Modernism. Classicism. Mannerism. Abstract Expressionism. Minimalism. Maximalism. Less is More. Less is a Bore. So many categorizations; so many architects, visual artists, writers, musicians cross the lines, read or draw between the lines, and yet these movements—and the critics who define them—do have traction and purpose. The “-ism” of today is Maximalism, which was the subject of several exhibits in 2019, and which was the genesis of a very spirited Zoom discussion undertaken by the Mid-Coast Salon one November evening.

After a group review of several artists’ works, David Estey, artist, Salon founder, and leader, opened the discussion with a definition of Maximalism (a reaction against Minimalism, an aesthetic of excess) and a very exuberant and chaotic image by Maurizio Cattelan and Pierpaolo Ferrari of a domestic scene, and an abstract, layered image. David posited that Maximalism as evidenced today seems a very appropriate sign of our times: loud, colorful, complex, attention-grabbing, and all-inclusive. He then turned it over to the group which included (in addition to David and the author): architect Michael Corden, and artists Kris Engman, Bob Richardson, Jack Silverio, Carol Sloane, and Lesia Sochor.

The Salon investigated questions such as: How does one position an architect or artist within movements—and specifically Maximalism? Do these designations have different meanings across different art forms? Across different cultures and eras? How blurred are the lines? And does it matter? Is it useful for the artist—or only for the critic, the historian, and the viewer? And, of course, what is Maximalism and how broad or narrow a definition does one apply to it? Having artists answer these questions, sometimes in relation to their own work, offers a different perspective from that of the critic.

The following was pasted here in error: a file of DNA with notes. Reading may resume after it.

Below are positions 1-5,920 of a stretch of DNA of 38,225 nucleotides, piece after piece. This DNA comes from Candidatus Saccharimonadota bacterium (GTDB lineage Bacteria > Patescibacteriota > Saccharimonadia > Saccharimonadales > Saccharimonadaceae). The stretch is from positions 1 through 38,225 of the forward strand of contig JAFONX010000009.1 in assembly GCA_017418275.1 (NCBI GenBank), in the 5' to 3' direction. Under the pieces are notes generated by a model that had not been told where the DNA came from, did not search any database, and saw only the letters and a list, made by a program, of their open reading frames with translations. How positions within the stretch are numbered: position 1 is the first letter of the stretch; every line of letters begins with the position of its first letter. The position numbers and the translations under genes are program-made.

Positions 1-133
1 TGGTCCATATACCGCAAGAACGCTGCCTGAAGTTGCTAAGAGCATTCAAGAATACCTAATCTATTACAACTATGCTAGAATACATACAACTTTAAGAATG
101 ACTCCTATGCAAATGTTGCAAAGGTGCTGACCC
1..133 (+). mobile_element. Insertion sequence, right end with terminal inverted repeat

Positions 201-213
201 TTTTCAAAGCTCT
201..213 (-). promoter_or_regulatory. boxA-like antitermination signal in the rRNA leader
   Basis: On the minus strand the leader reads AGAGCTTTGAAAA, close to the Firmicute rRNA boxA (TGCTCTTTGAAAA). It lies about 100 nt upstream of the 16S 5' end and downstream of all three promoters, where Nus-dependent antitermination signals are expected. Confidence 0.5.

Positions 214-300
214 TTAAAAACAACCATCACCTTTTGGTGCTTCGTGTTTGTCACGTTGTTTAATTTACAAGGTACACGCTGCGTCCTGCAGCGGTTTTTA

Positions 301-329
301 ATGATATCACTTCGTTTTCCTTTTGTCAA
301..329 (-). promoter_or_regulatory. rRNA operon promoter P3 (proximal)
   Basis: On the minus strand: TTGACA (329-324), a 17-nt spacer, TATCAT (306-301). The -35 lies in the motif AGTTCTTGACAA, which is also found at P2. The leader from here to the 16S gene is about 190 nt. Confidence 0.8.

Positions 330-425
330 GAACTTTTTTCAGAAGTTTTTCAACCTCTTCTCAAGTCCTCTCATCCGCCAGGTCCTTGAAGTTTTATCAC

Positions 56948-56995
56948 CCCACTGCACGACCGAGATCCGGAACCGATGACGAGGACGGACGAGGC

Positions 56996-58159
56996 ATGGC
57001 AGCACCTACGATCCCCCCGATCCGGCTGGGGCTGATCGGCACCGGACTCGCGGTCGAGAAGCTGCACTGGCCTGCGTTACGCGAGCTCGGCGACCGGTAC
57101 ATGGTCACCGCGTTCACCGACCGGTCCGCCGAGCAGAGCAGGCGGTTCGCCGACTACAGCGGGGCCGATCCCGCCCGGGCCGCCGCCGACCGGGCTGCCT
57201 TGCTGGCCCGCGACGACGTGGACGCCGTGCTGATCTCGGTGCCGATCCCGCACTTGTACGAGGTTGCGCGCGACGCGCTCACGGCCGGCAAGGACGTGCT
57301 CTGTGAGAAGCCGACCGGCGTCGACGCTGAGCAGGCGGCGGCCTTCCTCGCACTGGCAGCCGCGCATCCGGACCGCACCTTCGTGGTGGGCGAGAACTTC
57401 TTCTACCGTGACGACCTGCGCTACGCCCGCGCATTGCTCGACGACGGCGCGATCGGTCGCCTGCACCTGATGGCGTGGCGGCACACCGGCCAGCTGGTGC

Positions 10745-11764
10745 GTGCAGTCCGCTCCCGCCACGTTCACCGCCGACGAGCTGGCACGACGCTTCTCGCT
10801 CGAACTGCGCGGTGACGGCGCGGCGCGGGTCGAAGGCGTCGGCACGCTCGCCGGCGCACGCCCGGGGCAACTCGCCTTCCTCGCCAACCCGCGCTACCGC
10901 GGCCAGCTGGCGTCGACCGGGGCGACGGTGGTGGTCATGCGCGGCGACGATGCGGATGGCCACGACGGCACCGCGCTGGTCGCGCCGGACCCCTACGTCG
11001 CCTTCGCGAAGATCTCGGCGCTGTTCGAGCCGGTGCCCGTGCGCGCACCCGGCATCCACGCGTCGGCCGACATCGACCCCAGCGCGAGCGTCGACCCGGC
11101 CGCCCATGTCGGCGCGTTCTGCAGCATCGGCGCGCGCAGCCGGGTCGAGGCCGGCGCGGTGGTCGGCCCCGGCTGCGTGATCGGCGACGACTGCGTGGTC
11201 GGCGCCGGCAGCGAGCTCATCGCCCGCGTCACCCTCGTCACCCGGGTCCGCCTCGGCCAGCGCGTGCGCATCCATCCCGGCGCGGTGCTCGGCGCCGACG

In 1966, the architect Robert Venturi reacted to Ludwig Mies van der Rohe’s famous quote “less is more” with his infamous quip “less is a bore.” Venturi created patterns, applied ornamentation, made historic references, and celebrated Complexity and Contradiction in Architecture along with the “messy vitality” of the Las Vegas Strip, which is the decided opposite of Minimalism. Was his approach Maximalist? Postmodern? Eclectic? Mannerist? Perhaps the answer is all of the above, but it was definitely an architecture with attitude—and a funky elegance. We all agree (I think) that there is a certain interior design aesthetic of excess that is Maximalist, but what about Hieronymus Bosch? Henri Matisse? Édouard Vuillard? Jackson Pollock? Mark Bradford? Kehinde Wiley? What about the inherent multi-disciplinary complexity of opera: Richard Wagner’s Ring Cycle or John Corigliano’s Ghosts of Versailles? So many questions, so many places to take the discourse . . .

How did this discussion unfold? The first argument of the Salon was introduced by Kris Engman, who spoke against the idea of any “-ism,” finding them unhelpful and even detrimental as they categorize artists in artificial groupings—and thereby suggesting that the evening’s conversation might be short. It was not to be, however, as Jack Silvero spoke on behalf of taxonomies, and the need to describe and contrast works in a language that can assist not only the critic, but also the intellectually curious or the engaged observer.